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J.D. Martinez is officially on the clock, and here's where he could end up if he opts out

J.D. Martinez is officially on the clock, and here's where he could end up if he opts out

Let the J.D. Martinez countdown begin.

With the World Series officially over, the Red Sox DH now has five days to decide if he'll opt out of the final three years of his contract and become a free agent.

Because the Red Sox have no plans at the moment to offer him anything more than the $62.5 million remaining on his deal, he's expected to opt-out and see what the market might bear.

The question he and agent Scott Boras must ask, though, is what kind of interest he'll realistically generate. Luckily for them, we're here to help!

Thanks to Martinez's unique set of skills (and weaknesses), narrowing the field is easier than you might think.

For one, let's just throw out the entire National League. Martinez can play the outfield in a pinch, but it's hard to imagine anyone committing three or four years of big money for him to play there every day at age 32, with some back troubles in 2019.

That leaves the American League. He's as good a DH as the game has seen since David Ortiz, and even in an era when teams seem disinclined to devote major resources to the position, Martinez's impact on an offense means he'll have suitors. It just probably won't be as many as he deserves.

Playing the process-of-elimination game in the AL doesn't leave too many teams standing.

First off, there's money. Martinez's contractual demands -- three years and $75 million feels like the floor -- should take half of the league out of contention.

That means the Rays, Indians, Tigers, Royals, and A's. I'd add the Orioles to the list, because what's the point? And if the Red Sox are intent on cutting costs to drop below $208 million, then we should put them here, too, as ludicrous as that sounds.

Next up: teams with DHs. The Twins just picked up Nelson Cruz's option, so they're out. Same goes for the Angels (Shohei Otani) and Astros (Yordan Alvarez). Unless the Rangers can find a taker for Shin-Soo Choo's $21 million salary, then they lack an opening, too.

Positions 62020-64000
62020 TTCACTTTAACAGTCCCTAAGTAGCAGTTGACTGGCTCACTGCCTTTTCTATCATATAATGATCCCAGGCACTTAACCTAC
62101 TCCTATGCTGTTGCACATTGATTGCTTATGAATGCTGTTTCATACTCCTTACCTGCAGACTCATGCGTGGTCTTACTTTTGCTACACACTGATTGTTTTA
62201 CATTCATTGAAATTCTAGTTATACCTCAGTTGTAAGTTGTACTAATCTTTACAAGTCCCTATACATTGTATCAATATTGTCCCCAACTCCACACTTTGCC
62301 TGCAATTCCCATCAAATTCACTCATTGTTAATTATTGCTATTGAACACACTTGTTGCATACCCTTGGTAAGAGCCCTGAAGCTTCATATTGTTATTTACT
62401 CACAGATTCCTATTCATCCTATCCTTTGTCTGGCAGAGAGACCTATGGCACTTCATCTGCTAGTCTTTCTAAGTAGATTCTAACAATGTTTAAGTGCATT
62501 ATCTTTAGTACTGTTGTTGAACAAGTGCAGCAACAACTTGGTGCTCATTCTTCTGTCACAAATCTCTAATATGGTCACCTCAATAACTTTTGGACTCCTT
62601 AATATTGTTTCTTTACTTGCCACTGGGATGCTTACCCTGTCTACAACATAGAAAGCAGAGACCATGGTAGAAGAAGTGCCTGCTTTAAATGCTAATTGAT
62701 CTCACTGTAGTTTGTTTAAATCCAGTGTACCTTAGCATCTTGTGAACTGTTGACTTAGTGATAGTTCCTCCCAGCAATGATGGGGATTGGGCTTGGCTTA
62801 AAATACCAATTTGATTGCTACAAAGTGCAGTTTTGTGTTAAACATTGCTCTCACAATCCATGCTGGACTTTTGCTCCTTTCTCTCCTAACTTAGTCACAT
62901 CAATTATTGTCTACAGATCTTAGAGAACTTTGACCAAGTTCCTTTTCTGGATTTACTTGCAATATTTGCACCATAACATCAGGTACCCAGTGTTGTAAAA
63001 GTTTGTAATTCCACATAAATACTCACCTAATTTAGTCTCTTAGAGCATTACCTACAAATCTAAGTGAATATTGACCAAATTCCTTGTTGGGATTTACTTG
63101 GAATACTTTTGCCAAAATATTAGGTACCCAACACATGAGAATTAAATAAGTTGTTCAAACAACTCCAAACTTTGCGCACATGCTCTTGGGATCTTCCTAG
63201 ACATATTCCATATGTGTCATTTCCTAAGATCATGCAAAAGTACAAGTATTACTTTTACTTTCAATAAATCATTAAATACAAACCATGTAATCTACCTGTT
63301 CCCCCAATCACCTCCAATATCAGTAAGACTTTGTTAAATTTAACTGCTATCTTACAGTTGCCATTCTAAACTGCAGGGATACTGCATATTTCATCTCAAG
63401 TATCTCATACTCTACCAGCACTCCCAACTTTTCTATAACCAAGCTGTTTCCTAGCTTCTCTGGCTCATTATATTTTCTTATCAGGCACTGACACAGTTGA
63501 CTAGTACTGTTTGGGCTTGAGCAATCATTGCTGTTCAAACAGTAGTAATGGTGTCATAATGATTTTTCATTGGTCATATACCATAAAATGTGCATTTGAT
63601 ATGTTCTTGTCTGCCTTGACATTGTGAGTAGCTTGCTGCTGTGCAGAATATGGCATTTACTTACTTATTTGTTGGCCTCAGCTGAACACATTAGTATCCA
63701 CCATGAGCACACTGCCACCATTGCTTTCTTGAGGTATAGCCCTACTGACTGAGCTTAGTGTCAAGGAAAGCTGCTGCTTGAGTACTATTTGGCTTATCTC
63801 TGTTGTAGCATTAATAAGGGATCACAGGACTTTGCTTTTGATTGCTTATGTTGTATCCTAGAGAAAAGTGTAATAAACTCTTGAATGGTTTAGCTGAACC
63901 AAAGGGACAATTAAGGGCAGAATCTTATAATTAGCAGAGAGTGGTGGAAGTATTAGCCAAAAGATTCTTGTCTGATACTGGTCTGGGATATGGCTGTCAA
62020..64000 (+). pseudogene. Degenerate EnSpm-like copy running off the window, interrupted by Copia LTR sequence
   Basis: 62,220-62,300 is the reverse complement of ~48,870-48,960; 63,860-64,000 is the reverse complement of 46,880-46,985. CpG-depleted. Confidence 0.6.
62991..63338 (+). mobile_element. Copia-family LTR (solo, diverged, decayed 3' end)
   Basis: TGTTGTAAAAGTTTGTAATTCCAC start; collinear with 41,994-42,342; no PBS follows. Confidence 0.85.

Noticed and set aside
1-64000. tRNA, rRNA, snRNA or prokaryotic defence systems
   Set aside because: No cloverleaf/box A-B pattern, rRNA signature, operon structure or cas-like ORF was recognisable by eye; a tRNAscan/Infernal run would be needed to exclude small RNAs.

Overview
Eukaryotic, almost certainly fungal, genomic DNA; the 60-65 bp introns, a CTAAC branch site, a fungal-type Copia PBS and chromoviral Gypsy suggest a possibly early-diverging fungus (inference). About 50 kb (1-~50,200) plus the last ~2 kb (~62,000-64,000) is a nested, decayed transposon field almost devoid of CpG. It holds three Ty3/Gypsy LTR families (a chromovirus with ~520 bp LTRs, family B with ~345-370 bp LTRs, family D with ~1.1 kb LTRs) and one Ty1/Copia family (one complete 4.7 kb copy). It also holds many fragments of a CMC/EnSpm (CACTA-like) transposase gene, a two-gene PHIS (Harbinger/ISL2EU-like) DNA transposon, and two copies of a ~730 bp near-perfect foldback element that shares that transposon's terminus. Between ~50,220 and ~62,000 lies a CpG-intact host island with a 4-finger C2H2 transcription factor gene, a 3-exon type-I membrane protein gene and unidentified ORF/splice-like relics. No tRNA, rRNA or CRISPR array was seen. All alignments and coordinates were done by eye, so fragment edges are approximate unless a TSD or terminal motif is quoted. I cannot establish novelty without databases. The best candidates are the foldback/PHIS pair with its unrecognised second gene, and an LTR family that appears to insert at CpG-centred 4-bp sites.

I'd argue that the Yankees should be on this list, thanks to uncertainty over Giancarlo Stanton's ability to stay healthy, as well as no shortage of internal candidates to share at-bats: Gary Sanchez, Mike Tauchman, etc. . . . The Yankees so desperately need starting pitching, it's hard to imagine they'd make Martinez a priority, but the Red Sox are nonetheless uneasy that New York could end up being stealth bidders to create a monster offense.

So who's left? The Blue Jays, White Sox, and Mariners.

The Blue Jays intend to spend this offseason, but after trading ace Marcus Stroman to the Mets, they're desperate for pitching. They can't be entirely discounted, though, because their young core of children of former big leaguers -- Vladimir Guerrero Jr., Bo Bichette, Cavan Biggio -- could use not just a mentor, but an alpha in the middle of the lineup to let them develop without carrying the load.

Martinez would be that guy, but the Jays won't win anything without more pitching. That's where their resources will likely be directed.

The Mariners have signed massive free-agent deals before, be it Adrian Beltre or Robinson Cano. They also reportedly tried to acquire Martinez from the Tigers in 2016, so there's a history of interest. But it's hard to see how Martinez, who turned 32 in August, fits the long-term plans of a team that just won 68 games and isn't close to contention.

That leaves one team, and it's the most intriguing of the bunch: the White Sox.